Stone Foundations Present Unique Problems to Homeowners
Stone foundation, the most common basement built before 1915, is a concern for homeowners of old homes; and presents unique foundation problems to homeowners.
Basements appropriately designed with correct footers and foundation walls are often strong enough to hold up against the forces of nature for many years. Combined pressures of gravity, soil swelling with water, freezing, and thawing create hydrostatic pressure. Hydrostatic pressure and tree roots are all forces that continue to excerpt pressure to gain entrance into your basement.
A visual inspection will disclose gaps in the joints, crumbly mortar, bulging, bowing shifting, or settlement that may require a home foundation repair.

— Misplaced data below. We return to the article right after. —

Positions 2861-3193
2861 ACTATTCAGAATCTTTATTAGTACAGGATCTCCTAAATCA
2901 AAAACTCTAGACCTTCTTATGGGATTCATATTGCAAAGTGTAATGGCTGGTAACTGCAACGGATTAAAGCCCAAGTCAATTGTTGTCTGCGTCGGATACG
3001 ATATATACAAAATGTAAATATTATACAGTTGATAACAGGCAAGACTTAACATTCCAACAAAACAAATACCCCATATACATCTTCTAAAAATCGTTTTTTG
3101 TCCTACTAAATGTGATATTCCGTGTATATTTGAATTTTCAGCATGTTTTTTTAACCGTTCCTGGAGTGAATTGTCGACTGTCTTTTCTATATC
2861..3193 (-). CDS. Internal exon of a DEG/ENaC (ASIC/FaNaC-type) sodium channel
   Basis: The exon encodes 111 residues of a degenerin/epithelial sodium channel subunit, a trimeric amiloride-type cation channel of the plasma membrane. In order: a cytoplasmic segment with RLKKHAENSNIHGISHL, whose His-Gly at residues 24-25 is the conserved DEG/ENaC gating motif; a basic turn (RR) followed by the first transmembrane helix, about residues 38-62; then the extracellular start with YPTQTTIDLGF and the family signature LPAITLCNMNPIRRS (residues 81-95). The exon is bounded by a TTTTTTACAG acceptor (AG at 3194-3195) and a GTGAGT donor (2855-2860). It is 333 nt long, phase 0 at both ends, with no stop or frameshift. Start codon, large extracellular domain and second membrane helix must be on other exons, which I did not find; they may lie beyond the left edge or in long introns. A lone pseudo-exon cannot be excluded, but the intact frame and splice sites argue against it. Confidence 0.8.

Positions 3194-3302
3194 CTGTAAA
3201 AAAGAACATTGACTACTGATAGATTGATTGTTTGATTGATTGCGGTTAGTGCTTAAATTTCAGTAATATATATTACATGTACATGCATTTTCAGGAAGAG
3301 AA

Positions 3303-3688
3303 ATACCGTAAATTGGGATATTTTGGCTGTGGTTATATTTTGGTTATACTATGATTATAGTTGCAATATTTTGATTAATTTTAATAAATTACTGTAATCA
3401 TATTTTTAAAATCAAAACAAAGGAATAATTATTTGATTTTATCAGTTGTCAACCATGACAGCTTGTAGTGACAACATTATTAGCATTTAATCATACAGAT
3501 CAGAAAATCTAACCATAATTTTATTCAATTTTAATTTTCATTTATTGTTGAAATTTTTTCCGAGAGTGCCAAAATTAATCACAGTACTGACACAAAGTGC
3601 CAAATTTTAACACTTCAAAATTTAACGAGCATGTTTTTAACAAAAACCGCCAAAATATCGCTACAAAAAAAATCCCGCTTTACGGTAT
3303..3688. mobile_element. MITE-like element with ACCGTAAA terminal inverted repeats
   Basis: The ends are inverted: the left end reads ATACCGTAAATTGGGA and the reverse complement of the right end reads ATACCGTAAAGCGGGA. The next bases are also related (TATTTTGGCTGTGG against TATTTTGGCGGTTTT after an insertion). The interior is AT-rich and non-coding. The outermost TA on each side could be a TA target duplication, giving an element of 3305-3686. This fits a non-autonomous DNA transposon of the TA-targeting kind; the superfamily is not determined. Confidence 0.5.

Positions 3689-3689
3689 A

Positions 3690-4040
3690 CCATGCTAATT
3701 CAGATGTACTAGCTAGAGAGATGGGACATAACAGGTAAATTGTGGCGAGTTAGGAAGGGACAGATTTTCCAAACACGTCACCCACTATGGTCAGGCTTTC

Most stone foundations have a mortar coating on the interior. Moisture migration will inevitably cause the mortar to flake off and expose the stones. When this occurs, re-pointing or parging is needed. If enough of the old mortar falls out between the rocks, they will start shifting around. A home foundation repair would be necessary if the sandy, crumbly mortar falls out, the stones also will likely fall out.
Importance of maintaining the proper pitch of soil around the foundation
Proper basement drainage around the outside of the basement foundation's perimeter is essential to avoid hydrostatic pressure. The ground and decks or patios adjacent to the foundation should have a positive slope away from the house foundation. Roof water should collect in a well-maintained gutter system with downspouts and discharging away from the foundation.
Sump pump discharge lines also need to be extended away from the home foundation. Waters Basement Services can install gutter and sump discharge lines into a Lawn Scape Bubbler Pot that allows water to flow underground. You can even mow over your Lawn Scape Bubbler Pot.